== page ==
If a person contracts coronavirus their immune system will work overtime to protect the body and fight off the infection. What a person eats will either help or hinder if this does become a reality. Dr Michael Barnish, head of nutrition and genetics at REVIV offers his advice on how we can keep our bodies in tip top shape should the worst happen.
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The immune system is responsible for fighting foreign invaders in the body, like pathogenic bacteria and viruses, and to destroy cells within the body when they become cancerous.
Poor nutrition results in increased infections, slow healing from injury and infections, and increases susceptibility to symptoms and complications from immune system dysfunction.
Studies show that immune function often decreases with age, and recent research suggests this decrease is also related to How can you protect your body during these troubling times?
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What is inflammation and why is it so bad for the body?
Dr Jacek Hawiger, researcher at Vanderbilt University, who studies the evolving paradigms of inflammation for three “Like the Allies during World War II, we want to intercept the code and change it to our benefit.
“Inflammation’s arsenal is packed with powerful weapons. Inflammation is the body’s response to microbial, autoimmune, metabolic or physical insults.
“White blood cells, including granulocytes and macrophages are the first responders to sites of infections and injury.
“They emit waves of chemicals that can kill germs outright and protein messengers called cytokines to carry out a bewilderingly wide array of duties. When these weapons misfire, however, they can wreak havoc.”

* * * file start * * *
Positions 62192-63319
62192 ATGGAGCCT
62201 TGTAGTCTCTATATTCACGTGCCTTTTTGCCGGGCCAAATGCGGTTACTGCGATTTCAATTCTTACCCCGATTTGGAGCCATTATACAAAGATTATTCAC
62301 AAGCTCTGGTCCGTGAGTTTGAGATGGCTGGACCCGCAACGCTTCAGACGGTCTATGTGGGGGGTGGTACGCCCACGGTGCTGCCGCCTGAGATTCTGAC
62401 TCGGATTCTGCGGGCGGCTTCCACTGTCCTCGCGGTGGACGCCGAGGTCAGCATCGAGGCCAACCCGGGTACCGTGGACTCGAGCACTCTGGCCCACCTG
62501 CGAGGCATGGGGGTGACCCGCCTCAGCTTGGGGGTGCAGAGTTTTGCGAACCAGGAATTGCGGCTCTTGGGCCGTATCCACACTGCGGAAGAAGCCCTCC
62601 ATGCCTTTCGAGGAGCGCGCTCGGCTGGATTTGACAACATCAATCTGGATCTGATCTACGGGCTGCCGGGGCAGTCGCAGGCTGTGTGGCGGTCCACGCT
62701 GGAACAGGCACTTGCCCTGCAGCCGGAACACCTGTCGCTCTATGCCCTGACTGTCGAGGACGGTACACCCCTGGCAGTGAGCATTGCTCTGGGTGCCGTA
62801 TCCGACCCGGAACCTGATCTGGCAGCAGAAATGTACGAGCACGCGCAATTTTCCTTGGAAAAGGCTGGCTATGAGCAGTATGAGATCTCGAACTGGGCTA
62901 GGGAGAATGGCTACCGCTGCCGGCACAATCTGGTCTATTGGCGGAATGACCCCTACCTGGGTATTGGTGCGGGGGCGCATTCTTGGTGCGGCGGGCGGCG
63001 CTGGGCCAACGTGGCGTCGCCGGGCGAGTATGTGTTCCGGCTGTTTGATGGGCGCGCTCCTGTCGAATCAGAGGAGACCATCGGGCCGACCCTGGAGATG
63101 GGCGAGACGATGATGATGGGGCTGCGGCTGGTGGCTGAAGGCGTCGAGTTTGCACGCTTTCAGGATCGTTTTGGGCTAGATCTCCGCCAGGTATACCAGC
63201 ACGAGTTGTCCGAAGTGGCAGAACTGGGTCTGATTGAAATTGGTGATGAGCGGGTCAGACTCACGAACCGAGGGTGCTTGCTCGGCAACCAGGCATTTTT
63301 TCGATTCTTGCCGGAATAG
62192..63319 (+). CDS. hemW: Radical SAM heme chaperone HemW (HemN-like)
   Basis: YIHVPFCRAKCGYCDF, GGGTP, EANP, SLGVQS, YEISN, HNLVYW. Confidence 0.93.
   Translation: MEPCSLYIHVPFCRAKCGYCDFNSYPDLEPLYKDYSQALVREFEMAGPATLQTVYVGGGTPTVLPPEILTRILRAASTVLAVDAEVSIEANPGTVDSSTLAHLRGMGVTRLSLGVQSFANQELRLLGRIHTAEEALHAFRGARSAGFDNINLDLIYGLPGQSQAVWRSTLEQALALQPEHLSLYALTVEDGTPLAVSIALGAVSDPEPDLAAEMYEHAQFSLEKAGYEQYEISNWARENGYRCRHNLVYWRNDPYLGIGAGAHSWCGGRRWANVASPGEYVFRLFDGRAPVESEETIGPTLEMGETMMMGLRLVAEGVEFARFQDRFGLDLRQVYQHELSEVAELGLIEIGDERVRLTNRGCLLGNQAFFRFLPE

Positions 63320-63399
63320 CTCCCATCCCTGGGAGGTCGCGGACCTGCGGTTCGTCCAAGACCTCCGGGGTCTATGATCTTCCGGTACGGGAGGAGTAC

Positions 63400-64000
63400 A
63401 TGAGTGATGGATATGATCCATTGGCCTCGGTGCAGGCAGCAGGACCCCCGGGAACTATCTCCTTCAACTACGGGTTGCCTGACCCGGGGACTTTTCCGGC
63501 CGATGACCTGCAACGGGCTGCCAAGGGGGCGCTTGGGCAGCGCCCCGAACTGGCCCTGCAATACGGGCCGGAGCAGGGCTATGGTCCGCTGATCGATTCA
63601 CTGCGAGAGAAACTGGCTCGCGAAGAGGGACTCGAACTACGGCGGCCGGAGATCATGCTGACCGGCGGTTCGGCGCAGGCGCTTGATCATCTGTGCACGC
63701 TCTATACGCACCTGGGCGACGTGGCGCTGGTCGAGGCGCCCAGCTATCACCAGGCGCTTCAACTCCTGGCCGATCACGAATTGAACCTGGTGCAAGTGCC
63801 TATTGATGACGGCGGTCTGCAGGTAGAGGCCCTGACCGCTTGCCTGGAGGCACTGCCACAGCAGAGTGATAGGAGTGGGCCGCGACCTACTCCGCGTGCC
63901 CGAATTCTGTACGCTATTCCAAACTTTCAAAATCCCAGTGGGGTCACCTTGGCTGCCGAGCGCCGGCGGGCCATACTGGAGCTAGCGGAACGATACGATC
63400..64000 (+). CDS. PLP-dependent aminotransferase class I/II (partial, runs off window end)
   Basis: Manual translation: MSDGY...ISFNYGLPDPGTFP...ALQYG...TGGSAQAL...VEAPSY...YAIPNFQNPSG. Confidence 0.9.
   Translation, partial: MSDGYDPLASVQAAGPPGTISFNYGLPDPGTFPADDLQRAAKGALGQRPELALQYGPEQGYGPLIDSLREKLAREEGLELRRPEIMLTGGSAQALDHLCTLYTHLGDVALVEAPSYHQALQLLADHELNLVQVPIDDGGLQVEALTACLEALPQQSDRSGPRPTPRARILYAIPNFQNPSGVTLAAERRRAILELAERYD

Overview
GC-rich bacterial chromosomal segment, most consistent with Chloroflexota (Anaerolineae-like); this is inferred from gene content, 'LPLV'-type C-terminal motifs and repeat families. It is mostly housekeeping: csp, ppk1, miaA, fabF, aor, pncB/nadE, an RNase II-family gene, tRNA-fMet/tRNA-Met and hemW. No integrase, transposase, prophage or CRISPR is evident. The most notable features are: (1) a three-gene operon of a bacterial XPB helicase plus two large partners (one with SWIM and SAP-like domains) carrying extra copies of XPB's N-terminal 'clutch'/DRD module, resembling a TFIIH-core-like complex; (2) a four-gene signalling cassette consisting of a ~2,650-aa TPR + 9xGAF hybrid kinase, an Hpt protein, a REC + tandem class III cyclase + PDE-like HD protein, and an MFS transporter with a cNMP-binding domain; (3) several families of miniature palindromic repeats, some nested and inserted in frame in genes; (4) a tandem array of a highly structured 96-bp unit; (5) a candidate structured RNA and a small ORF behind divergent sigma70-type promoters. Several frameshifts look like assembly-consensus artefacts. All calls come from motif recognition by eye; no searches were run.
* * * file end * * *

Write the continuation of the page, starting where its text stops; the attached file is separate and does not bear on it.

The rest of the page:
An anti-inflammatory diet is widely regarded as healthy, so even if it doesn’t help with a condition, it can help lower the chances of having other problems.
Anti-inflammatory foods are those that any mainstream expert would encourage you to eat.
They include lots of fruits and vegetables, whole grains, plant-based proteins, fatty fish and fresh herbs and spices.
Anything which is highly processed, overly greasy, or super sweet isn’t a good choice when it comes to choosing the best kinds of foods to not only nourish the body but protect it from foreign invaders.
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Dr Michael Barnish, head of nutrition and genetics at REVIV said: “Vitamin D deficiency has become a modern problem. The reasons are due to poorer diets, sunscreen use during the day, avoiding the sun and spending most of our lives indoors, to name a few.
“It is extremely important for normal immune function and you should try to up your intake of eggs, mushrooms and oily fish.
“Also try and go for a walk if you can, not only will you get a dose of this sunshine vitamin but even a small amount of exercise can boost your immunity.”
There are numerous studies underway regarding the healing and preventative powers of mega doses of vitamin C.
“Vitamin C is an important immune system player and powerful antioxidant. Eating fresh organic fruit and vegetables containing vitamin C obviously helps but to really boost immunity think about taking a supplement.
“Many clinics around the world now offer intravenous vitamin C, to utilise much higher concentrations, very safely, to bypass gut bioavailability, flooding the bloodstream with this powerful antioxidant.
“In terms of antioxidants, these are essential for our bodies to neutralise toxins and to keep ourselves fighting fit. Consider taking an antioxidant supplement and eat foods high in beta-carotene, selenium and lycopene such as carrots, tomatoes, spinach, apricots, lean meat and watermelon.
“Electrolytes are also highly beneficial. They are tiny charged particles which are responsible for so many processes in the body.
“They are essential for normal functioning of the immune system and an imbalance which can leave us vulnerable.
“You may want to consider taking a magnesium supplement or a restorative salts solution if you have recently been ill.
“And don’t underestimate the power of a banana.”
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